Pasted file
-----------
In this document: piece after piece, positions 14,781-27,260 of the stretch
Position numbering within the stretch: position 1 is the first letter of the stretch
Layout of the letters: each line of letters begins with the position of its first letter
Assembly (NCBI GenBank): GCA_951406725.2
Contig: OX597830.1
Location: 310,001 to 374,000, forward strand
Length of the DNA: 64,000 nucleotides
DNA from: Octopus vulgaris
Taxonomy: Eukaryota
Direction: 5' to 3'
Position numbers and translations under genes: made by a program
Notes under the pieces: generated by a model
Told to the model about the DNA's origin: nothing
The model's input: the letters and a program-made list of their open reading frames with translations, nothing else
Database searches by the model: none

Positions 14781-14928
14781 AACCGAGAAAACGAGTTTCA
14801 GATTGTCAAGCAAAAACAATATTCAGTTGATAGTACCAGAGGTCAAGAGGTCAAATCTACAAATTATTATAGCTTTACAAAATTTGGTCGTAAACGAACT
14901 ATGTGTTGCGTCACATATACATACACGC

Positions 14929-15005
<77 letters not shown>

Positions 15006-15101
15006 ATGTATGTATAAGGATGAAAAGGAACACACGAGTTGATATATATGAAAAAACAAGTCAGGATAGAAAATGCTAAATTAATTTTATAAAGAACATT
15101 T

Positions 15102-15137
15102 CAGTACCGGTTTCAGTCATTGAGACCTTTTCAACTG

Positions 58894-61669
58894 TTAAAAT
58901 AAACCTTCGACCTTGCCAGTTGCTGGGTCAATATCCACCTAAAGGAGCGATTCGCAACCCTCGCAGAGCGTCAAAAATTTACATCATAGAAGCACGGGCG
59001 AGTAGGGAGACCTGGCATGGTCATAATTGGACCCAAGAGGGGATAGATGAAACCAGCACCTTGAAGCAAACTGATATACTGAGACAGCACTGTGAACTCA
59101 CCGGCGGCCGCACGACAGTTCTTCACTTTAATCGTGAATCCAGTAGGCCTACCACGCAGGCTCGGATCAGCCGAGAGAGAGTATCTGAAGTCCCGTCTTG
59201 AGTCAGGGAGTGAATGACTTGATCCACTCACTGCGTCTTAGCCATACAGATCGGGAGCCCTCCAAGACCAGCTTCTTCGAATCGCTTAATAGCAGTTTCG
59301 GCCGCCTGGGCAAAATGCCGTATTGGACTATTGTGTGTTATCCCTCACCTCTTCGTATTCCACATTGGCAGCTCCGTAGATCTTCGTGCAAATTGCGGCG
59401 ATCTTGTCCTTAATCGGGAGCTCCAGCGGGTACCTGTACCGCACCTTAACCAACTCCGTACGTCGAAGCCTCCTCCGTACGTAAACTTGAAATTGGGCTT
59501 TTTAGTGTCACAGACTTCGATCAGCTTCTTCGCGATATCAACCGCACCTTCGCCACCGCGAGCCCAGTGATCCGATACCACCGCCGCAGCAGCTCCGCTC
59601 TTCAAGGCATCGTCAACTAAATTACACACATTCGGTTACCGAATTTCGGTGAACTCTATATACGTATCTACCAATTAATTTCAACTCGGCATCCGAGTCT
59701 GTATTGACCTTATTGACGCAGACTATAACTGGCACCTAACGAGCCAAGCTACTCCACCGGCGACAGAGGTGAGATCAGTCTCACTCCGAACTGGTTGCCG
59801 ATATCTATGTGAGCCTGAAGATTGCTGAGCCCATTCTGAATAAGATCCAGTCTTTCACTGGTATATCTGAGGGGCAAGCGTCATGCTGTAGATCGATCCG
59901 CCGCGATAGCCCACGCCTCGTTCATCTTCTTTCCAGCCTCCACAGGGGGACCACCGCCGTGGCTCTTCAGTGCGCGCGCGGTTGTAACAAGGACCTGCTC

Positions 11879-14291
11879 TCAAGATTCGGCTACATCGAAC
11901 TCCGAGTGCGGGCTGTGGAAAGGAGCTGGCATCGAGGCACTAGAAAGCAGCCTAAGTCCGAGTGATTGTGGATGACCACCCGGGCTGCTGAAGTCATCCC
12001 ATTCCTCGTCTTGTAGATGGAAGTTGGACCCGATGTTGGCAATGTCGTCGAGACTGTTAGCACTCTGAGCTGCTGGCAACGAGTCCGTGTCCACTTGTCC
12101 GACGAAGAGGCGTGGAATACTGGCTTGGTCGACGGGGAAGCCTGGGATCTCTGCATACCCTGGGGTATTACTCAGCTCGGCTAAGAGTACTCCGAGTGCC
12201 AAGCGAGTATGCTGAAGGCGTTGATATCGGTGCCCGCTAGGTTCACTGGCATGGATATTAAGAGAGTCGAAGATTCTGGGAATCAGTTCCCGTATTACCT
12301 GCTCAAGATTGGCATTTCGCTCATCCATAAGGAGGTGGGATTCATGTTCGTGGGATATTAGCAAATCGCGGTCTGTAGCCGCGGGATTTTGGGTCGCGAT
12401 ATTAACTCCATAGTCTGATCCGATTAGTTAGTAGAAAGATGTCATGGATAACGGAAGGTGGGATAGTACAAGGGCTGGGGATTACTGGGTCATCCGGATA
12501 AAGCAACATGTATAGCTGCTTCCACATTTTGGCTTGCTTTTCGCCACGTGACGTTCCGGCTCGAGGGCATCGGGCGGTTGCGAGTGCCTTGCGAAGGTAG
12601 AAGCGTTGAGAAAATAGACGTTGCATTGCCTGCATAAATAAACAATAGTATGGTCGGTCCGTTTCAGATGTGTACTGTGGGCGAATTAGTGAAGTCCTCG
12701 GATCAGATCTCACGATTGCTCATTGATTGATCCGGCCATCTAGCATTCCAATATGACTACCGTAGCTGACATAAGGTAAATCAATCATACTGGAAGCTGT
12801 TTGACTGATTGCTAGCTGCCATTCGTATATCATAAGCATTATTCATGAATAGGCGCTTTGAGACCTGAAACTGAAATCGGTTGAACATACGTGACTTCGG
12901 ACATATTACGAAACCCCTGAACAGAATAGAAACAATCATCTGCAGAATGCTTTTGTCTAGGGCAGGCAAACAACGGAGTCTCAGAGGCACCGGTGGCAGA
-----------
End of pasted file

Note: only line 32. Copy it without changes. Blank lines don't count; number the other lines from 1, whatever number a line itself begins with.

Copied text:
59201 AGTCAGGGAGTGAATGACTTGATCCACTCACTGCGTCTTAGCCATACAGATCGGGAGCCCTCCAAGACCAGCTTCTTCGAATCGCTTAATAGCAGTTTCG